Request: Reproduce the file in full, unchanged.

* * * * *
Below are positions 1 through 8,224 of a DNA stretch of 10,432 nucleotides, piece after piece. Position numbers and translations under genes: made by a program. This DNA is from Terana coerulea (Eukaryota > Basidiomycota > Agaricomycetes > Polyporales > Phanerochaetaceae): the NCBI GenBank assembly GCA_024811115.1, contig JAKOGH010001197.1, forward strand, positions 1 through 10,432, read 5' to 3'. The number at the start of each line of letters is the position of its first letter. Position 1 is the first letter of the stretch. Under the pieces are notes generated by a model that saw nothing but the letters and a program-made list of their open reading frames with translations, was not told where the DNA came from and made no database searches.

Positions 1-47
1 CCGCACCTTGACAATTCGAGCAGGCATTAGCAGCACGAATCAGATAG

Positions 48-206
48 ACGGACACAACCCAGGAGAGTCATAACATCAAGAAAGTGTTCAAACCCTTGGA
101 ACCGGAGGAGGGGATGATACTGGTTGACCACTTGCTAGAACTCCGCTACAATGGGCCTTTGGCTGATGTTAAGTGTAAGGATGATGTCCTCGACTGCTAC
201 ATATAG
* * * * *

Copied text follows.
Below are positions 1 through 8,224 of a DNA stretch of 10,432 nucleotides, piece after piece. Position numbers and translations under genes: made by a program. This DNA is from Terana coerulea (Eukaryota > Basidiomycota > Agaricomycetes > Polyporales > Phanerochaetaceae): the NCBI GenBank assembly GCA_024811115.1, contig JAKOGH010001197.1, forward strand, positions 1 through 10,432, read 5' to 3'. The number at the start of each line of letters is the position of its first letter. Position 1 is the first letter of the stretch. Under the pieces are notes generated by a model that saw nothing but the letters and a program-made list of their open reading frames with translations, was not told where the DNA came from and made no database searches.

Positions 1-47
1 CCGCACCTTGACAATTCGAGCAGGCATTAGCAGCACGAATCAGATAG

Positions 48-206
48 ACGGACACAACCCAGGAGAGTCATAACATCAAGAAAGTGTTCAAACCCTTGGA
101 ACCGGAGGAGGGGATGATACTGGTTGACCACTTGCTAGAACTCCGCTACAATGGGCCTTTGGCTGATGTTAAGTGTAAGGATGATGTCCTCGACTGCTAC
201 ATATAG